• The 1980 withdrawal also had ramifications at NBC, which (in the midst of their Fred Silverman-induced doldrums) had pretty much bet the farm on Olympic programming that year... and found itself broadcasting an event that Americans, without the home team to root for, couldn't care less about. The network only did a grudging Clip Show to keep the diehards who couldn't care less about politics happy, but they still took a huge loss.
    • Somewhat related, as Cracked reports, the 1984 Olympics also had a negative effect on McDonald's, as well. The restaurant ran an "If the U.S. wins, you win!" promotion where customers were given a scratch card with an Olympic event on it; if the U.S. won a medal in that event, the customer would get a free Big Mac (for gold), fries (for silver) or drink (for bronze). With the Soviet Union and their allies (the U.S.'s biggest rivals) boycotting the games, this led to the American team winning a lot more medals than they would have otherwise, including more than twice as many gold medals as they did in 1976 (83 in '84 compared to 34 competing against Russia in '76), and McDonald's had to give away a lot of valuable Big Macs for free, to the point where many stores were reporting running out of them. The Simpsons would later parody this incident in the episode "Lisa's First Word," where Krusty tries the same thing and later threatens to spit in every 50th burger.
  • Seoul, South Korea, 1988.
    • While the Games themselves went off without a hitch from a non-political standpoint, they went horribly wrong for the ruling dictatorship of South Korea. President Chun Doo-hwan intended for the Games to act as a showcase of South Korea's booming industrial economy, legitimize his authoritarian regime, and stave off growing pro-democratic pressure. Instead, the job of hosting the Olympics tied the government's hands when it came to putting down protesters, as it found out when a mass uprising swept the country in June 1987. Rather than crack down hard (and make South Korea look like a Banana Republic just as the eyes of the world were focused on it), Chun gave in and oversaw constitutional reforms that established democracy and human rights protections and granted amnesty to political prisoners. South Korea's first democratically-elected President officially opened the Games less than a year after taking office.
    • And of course, as was the case with every Olympiad in The '80s, Cold War politics became an issue. The IOC fought hard to avoid a repeat of the boycotts of 1980 and 1984 - difficult given that, as mentioned, South Korea at the time was a dictatorship with a pretty bad human rights record. Furthermore, there was the issue of North Korea. They came up with their own plan for the Games, which was eagerly supported by Fidel Castro; it called for a joint organizing committee, two separate opening and closing ceremonies in Pyongyang and Seoul, and for the events to be roughly evenly divided between North and South Korea. When the plan was rejected, North Korea and Cuba attempted to lead another boycott of the Games, but this time, only Nicaragua, Ethiopia, Albania, the Seychelles, and Madagascar followed them.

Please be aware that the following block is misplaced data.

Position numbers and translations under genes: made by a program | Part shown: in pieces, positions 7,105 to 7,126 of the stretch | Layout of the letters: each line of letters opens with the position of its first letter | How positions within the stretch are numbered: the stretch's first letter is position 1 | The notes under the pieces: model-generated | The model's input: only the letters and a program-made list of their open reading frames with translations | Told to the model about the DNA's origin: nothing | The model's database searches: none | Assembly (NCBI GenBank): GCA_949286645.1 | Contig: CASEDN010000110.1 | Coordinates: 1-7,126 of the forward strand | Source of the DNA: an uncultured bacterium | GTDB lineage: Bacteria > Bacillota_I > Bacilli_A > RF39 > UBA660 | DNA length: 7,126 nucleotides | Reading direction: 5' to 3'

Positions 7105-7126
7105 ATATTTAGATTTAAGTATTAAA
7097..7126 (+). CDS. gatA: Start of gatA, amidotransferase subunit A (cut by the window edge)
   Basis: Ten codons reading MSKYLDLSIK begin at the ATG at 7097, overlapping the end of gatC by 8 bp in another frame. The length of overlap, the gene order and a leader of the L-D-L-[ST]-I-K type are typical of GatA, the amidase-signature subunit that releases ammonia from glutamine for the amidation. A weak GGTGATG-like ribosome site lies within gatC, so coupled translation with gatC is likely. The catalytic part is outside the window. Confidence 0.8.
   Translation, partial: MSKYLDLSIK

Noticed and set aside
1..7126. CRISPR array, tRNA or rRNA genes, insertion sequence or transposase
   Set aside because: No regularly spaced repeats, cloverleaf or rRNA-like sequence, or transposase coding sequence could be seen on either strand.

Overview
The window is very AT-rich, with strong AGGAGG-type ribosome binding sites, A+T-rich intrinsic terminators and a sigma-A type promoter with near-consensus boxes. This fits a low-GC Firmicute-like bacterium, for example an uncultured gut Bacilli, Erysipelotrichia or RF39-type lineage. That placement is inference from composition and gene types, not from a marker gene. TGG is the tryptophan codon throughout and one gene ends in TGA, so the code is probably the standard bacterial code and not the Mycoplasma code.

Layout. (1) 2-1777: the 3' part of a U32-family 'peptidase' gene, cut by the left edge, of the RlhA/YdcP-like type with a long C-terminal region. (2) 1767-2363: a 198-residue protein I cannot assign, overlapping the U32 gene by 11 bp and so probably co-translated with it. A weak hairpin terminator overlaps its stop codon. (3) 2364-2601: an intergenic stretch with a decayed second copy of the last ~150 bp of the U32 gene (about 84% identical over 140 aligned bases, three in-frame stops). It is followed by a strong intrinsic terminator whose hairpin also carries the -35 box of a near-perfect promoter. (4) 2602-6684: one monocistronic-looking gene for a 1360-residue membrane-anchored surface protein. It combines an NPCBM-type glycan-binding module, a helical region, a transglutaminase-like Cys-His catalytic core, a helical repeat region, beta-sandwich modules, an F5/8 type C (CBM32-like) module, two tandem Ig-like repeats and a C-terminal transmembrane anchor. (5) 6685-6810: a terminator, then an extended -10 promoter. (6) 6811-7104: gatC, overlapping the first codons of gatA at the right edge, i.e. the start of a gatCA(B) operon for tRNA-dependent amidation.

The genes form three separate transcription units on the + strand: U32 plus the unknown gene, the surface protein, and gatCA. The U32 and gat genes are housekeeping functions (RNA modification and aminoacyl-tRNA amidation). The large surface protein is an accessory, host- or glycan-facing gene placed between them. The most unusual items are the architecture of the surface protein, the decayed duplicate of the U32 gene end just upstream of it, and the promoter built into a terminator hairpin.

• Atlanta, 1996.
    • Like Munich, the Atlanta Games were also the site of a terrorist attack, this one a bombing by a Right-Wing Militia Fanatic named Eric Rudolph that killed two people and injured over a hundred more. Aside from the bombing, the Games were also criticized by European Olympic officials as being overly commercialized and garish, with an overcrowded Olympic Village and poor-quality food and transportation; notably, IOC President Juan Antonio Samaranch declined to refer to the Atlanta Games as "the best Olympics ever", as was his usual tradition, instead calling them "most exceptional".
    • However, the Atlanta Games were successful in one very important respect — they turned a healthy profit, precisely because of those TV and sponsorship deals, and the infrastructure built to support them led to a revitalization of Atlanta's downtown. (Most, if not all, of that infrastructure is still in use to this day.) Today, despite the aforementioned criticism, the 1996 Summer Olympics, together with the 1984 Olympics in Los Angeles, are often held up as examples of how to organize the Olympics without going overbudget and crippling the host city with debt.
  • Sydney, 2000.
    • In an event-specific example, the technicians who set up the equipment for the women's gymnastics all-around final somehow set the vaulting horse to the wrong height, 5 centimeters (2 inches) lower than the regulation height, causing many gymnasts to fall. The error was discovered, but not until a full half of the competitors had already vaulted, and the news didn't make its way to everyone until well into the third rotation, by which point the loss of confidence had already caused a number of mistakes on subsequent events that knocked those athletes out of medal contention (not to mention that one gymnast was injured and could not finish the competition); the gymnasts who vaulted on the improperly-set horse were offered do-overs on vault, but their scores on the other events had to stand. To this day, many fans feel that the actions were insufficient and that officials should have stopped the competition completely and done a full do-over at some later point, rather than pushing forward with a competition already affected in countless ways by the error.